Memories. Key word. Memories are the best. They are those special stories planted in our heads to savor like that nice piece of steak covered in garlic butter to enjoy over and over whenever we want and not just two times a year. (I really am OK about eating steak two times a year, it's just funny to reference:0) Get pictures of those memorable moments and it gives visuals to it. Plus it's fun to look back in time. It also comes in handy for later, much later when your memory starts to fail you. I recommend keeping a journal. Writing those stories down to share with the grand kids later. I cannot go on enough about how much I loved hearing the stories my parents and grandparents shared with me in their lives before me.

Memories are important and you don't have to go on the most supreme adventures or go broke to create a memorable moment. A cardboard box, scissors and a permanent marker has built a few great memories for my children and who would have believed it?! It's not what you spend or where you go, its how you use that time. That's what matters. Not everyone can do the theme parks. Not everyone can afford the vacations twice a year. And that's ok. People were making amazing memories before those kind of vacations or parks. Go somewhere local. Go to the beach. Go to a park. Go to the pool. Just go somewhere together.

Going blueberry picking with my family, I not only created a memory, got my pictures (cause I just love taking pictures of my family:0) and gained some juicy berries, I got that togetherness. I slowed down our lives just a little and got to spend some quality time with the ones I love. Family is  essential to a quality of life. Humans are not meant to be alone and no family isn't just blood related. Friends are family. The craziest of friends make the best type of family.

So get together with someone you love and go blueberry picking. Or not. It's your memory:0)

Thanks for dropping by!

Tuesday, May 6, 2014

How do You Choose a Book? What Type of Reader Are You? and Do We Stay Dedicated to Our Authors?

Before I  was a writer, I was a reader.

I love reading. As a teen I was always reading. Fiction. Romance. Supernatural and even chillers. I started with Nancy Drew Case Files, moved on to Fear Street and then on to Dean Koontz, Danielle Steel, V. C. Andrews and L.J. Smith.  I read them, loved them and if they had another offering, I read that one too.

This brought a question to my mind.

Why these books? Why these authors? Why do we pick the books we do? And how do we decide which authors to stay faithful to?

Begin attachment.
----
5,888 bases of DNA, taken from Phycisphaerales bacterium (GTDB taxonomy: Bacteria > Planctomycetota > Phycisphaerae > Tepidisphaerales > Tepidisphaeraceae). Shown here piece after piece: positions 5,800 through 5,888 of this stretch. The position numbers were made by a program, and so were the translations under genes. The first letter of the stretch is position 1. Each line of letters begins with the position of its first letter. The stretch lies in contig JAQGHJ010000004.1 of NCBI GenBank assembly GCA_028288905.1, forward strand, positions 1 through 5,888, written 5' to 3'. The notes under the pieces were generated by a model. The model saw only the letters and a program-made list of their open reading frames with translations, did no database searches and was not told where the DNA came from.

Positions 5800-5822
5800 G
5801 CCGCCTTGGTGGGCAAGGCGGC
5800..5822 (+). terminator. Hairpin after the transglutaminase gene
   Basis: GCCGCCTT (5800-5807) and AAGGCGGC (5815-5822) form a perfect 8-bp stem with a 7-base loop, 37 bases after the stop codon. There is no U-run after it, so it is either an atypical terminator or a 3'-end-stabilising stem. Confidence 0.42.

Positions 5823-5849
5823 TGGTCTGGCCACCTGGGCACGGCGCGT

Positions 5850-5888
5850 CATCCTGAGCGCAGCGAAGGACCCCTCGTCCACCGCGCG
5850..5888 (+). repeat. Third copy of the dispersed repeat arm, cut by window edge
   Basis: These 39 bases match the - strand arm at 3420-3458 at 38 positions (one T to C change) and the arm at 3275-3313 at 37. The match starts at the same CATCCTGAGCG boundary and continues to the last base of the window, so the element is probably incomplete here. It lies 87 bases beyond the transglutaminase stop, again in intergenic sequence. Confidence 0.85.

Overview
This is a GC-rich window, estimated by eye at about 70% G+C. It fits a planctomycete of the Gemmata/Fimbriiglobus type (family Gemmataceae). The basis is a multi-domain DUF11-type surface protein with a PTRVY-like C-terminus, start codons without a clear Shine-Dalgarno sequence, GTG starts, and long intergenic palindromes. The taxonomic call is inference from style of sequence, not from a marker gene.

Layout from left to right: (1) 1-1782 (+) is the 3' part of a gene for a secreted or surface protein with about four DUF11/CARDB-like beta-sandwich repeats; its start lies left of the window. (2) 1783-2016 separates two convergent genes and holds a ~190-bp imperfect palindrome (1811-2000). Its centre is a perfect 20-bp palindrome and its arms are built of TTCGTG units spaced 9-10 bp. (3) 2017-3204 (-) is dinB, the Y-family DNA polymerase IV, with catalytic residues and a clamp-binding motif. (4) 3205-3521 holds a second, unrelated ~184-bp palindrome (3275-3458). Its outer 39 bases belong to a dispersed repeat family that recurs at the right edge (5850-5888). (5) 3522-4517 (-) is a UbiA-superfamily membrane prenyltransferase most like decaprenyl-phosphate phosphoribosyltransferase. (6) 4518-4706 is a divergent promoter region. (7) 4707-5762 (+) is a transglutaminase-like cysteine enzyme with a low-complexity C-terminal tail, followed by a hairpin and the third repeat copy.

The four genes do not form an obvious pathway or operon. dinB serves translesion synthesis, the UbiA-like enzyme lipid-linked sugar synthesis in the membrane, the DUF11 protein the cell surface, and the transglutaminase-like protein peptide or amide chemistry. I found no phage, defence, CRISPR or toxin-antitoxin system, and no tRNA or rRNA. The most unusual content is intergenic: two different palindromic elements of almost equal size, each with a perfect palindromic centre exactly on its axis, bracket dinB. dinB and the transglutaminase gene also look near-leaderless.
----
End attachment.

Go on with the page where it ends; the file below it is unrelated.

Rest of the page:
The answer to the fourth question is easy, because we love what they write. Now what about the first three? Lets break them up.

Why these books?

I can only speak for myself, so I will. I pick my books by their covers. Regardless of the saying "Never judge a book by it's cover" I still do. I think we all do. We must confess, no matter how hard we try, a vibrant, well done up cover draws us more than just a simple one. This doesn't mean the content of the simple covered book isn't worthy. There are several examples out there that contradict this, but in today's society, in this busy, busy world, the cover just can't be simple anymore. It has to grab ya. Do you agree?

The second is the blurb, the book description. It has to be a draw in too. The average length to a book blurb/description is 200 words in length. That isn't a lot.  Book Cover Cafe goes over this more for you writers here. Two hundred words to draw a reader in with. That is quite a task for the author. For the reader, if it doesn't capture us, we move on. If it does, well we then go to the first page.

The first page. The third and final player in our decision. A friend of mine shared with me that if the first few sentences to that first page doesn't capture the reader, they move on. That readers today will only give a book thirty seconds of their time and if it doesn't interest them, they will look for another.  Was this really true? I thought on it and then I researched.

 You only get one chance to make a first impression—and that one chance with a reader lasts only minutes. -Writer's Digest, Chuck Sambanchino, Jessica Regel. (Click the link to read more.)